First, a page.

There has been a huge increase in the amount of cycling infrastructure created in the past year in London with the Streetspace for London plan rolling out segregated cycle lanes and Low Traffic Neighbourhoods that are essential for safe cycling. It is to be hoped that this action combined with the ongoing work of the most progressive boroughs such as the City, Hackney, Lambeth and Waltham Forest, will see these figures shift far more dramatically in future years.

The graph below shows Inner and Outer London boroughs differentiated by colour (light blue = Inner London, dark blue = Outer London). This graph helps show how boroughs are doing compared to other Inner or Outer boroughs.

3. Road Collision Casualties

Pedestrian

There is a strong positive correlation (+0.87) between the number of daily walk stages in the boroughs and the number of pedestrian casualties that occur indicating a relatively close relationship across London between the levels of daily walked journeys and the number of serious and fatal pedestrian casualties. Amongst the individual boroughs, the Hackney has the highest overall casualty rate with 29 pedestrian serious and fatal casualties for every 100,000 daily walk stages (as identified by the London Travel Demand Survey). Hackney is one of three boroughs with a casualty rate of more than 22 with the others being Redbridge and Barking & Dagenham. At the other end of the scale there are three boroughs with a casualty rate of below 12 – Richmond, Bromley and Greenwich.

Overall casualty rates are similar in the 2021 HSS between the Inner (18) and Outer (19) boroughs.

The graph below shows Inner and Outer London boroughs differentiated by grouping. This graph helps show how boroughs are doing compared to other Inner or Outer boroughs.

Cyclist

As with walking, there is a strong positive correlation (+0.90) between the number of daily cycle stages and the number of serious and fatal cycling casualties across the 33 London boroughs. Overall casualty rates for cycling are far higher than for walking with an average in the 2021 HSS of 4.62 serious and fatal cycling casualties per 1,000 daily cycling stages compared to the London average for walking journeys of 0.18. Overall casualty rates are higher in the Outer boroughs (4.79) compared to the Inner boroughs (4.53).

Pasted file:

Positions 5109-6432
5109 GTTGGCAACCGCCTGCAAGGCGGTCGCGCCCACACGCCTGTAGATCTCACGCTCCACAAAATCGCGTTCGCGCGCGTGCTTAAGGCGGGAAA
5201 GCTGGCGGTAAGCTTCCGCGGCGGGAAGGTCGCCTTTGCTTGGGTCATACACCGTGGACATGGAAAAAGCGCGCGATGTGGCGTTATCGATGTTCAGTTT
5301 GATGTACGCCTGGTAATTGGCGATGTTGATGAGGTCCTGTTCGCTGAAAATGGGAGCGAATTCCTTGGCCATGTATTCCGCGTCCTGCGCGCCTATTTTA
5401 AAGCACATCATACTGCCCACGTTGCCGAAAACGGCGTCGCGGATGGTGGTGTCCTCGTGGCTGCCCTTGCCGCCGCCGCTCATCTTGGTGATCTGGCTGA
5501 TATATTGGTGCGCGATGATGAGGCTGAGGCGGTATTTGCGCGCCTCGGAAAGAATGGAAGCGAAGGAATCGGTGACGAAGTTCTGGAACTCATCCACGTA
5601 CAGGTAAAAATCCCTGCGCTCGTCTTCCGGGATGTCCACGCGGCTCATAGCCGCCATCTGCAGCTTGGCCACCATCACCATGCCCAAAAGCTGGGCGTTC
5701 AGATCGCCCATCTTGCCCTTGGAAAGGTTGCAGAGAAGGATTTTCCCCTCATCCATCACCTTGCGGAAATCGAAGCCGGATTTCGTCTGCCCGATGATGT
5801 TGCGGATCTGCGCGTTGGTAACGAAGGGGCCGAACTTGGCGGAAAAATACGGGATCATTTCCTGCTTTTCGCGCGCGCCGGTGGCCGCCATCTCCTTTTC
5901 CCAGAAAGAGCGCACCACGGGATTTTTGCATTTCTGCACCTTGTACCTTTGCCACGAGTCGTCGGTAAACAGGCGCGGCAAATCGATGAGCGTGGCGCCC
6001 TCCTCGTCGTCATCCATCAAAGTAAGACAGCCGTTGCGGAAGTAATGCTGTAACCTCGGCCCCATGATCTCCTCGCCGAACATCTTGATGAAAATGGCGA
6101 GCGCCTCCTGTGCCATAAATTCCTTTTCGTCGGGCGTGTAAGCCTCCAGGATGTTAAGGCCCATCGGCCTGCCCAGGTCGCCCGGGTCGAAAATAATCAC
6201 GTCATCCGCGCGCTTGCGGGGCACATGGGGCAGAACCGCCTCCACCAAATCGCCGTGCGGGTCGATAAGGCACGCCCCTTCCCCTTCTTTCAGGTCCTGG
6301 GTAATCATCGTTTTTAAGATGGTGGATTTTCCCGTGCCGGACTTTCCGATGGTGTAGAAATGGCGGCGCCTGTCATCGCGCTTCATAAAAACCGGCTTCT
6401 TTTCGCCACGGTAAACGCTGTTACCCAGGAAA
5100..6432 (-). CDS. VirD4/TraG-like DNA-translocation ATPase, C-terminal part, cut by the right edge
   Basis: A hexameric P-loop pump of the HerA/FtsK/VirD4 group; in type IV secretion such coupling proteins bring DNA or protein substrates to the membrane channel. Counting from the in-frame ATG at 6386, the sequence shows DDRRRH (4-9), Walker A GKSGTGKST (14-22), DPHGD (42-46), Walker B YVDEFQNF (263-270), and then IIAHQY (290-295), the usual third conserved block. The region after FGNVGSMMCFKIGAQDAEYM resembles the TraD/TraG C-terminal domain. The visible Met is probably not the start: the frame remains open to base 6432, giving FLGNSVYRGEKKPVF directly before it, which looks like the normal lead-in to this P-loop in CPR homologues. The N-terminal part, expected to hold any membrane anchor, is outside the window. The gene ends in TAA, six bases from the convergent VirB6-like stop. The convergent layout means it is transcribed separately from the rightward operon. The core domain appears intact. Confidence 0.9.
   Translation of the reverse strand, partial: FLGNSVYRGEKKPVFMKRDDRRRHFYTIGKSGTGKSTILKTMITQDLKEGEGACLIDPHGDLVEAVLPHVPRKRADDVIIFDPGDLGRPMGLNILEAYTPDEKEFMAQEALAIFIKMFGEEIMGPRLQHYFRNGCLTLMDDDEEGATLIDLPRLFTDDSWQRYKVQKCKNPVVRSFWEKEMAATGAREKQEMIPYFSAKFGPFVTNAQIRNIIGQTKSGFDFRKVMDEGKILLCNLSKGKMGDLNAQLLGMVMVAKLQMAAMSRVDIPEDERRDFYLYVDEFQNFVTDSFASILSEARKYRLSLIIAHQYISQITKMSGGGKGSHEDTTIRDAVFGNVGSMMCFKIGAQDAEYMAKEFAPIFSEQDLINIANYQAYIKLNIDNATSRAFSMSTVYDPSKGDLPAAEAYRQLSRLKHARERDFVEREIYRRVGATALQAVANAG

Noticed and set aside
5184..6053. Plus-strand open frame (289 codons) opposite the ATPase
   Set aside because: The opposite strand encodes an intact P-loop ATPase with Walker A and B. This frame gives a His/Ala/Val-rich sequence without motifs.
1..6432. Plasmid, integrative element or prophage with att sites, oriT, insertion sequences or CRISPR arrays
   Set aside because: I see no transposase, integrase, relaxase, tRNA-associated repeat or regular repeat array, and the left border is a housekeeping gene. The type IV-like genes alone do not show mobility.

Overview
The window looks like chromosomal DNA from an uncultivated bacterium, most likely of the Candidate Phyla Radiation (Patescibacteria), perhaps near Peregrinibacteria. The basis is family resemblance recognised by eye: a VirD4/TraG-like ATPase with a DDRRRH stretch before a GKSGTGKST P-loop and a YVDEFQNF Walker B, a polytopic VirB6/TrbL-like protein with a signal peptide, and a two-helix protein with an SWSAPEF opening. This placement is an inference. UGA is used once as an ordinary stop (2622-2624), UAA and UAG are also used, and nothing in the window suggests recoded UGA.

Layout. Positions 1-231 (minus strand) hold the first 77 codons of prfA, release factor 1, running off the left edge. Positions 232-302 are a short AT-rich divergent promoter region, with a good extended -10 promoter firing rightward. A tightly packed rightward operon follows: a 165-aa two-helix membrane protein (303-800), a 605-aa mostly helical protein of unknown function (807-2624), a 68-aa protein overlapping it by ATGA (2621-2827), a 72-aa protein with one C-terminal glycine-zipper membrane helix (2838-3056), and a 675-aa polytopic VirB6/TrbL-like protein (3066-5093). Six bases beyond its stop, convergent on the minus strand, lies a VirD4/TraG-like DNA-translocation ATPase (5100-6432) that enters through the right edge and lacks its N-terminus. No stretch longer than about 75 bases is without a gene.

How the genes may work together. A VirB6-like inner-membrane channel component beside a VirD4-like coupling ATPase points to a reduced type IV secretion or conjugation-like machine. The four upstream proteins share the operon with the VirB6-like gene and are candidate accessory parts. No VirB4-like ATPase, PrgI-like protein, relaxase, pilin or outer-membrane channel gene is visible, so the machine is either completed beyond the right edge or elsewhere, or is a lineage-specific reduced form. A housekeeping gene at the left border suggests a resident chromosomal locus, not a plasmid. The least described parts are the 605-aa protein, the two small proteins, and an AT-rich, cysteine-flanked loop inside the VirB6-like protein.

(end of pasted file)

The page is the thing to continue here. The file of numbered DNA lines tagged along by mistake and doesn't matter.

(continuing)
Amongst the individual boroughs, there are two boroughs which stand out in relation to cycling casualty rates. Compared to the overall average rate of 4.6, the casualty rate in Barking & Dagenham is 20.9 and in Hillingdon the rate is 14.9. There are three other boroughs with a cycling casualty rate of more than 7 – Croydon (9.9), Bromley (8.1) and Kensington & Chelsea (7.6). There are five boroughs with a cycling casualty rate of below 3.0 – Sutton, Hammersmith & Fulham, Lewisham, Enfield and Havering.

The graph below shows Inner and Outer London boroughs differentiated by grouping. This graph helps show how boroughs are doing compared to other Inner or Outer boroughs.

4. Car Ownership Rates

Cars per household

The number of cars per household varies dramatically, the least being 34 per 100 households, the most 122. Between 2019 and 2020 the overall number of cars registered in London reduced by around 13,000 to 3,543,000, even with a small rise in the number of households. This indicator is going in the right direction, but not fast enough.

The graph below shows Inner and Outer London boroughs differentiated by colour (light blue = Inner London, dark blue = Outer London). This graph helps show how boroughs are doing compared to other Inner or Outer boroughs.

Proportion of households with no car

There are now six boroughs where 70% or more of households don’t have a car. In half of all London boroughs, the majority of households don’t have a car. The number of car free households increased by half a percentage overall, but the picture in boroughs varies.

The graph below shows Inner and Outer London boroughs differentiated by colour (light blue = Inner London, dark blue = Outer London). This helps show how boroughs are doing compared to other Inner or Outer boroughs.

The interplay between the ‘Cars per household’ data and ‘Percentage of no-car households’ data

Looking at the two indicators together tells us how many cars on average each car-owning household has. At one end of the scale, the car-owning households in Tower Hamlets (where only 29% of households have a car) have, on average, one car per three households. At the other end of the scale, the car-owning households in Hillingdon (where 76% of households have a car) have on average 1.2 cars per household.

The two indicators correlate to some extent i.e. the higher the proportion of car-owning households, the more cars each of those households owns, on average. There are exceptions like Ealing, however, where the car owning households have a higher-than-expected number of cars per household.

Find your borough’s results homepage:

Review detailed results for the five input indicators:

Review all the indicator charts for this year: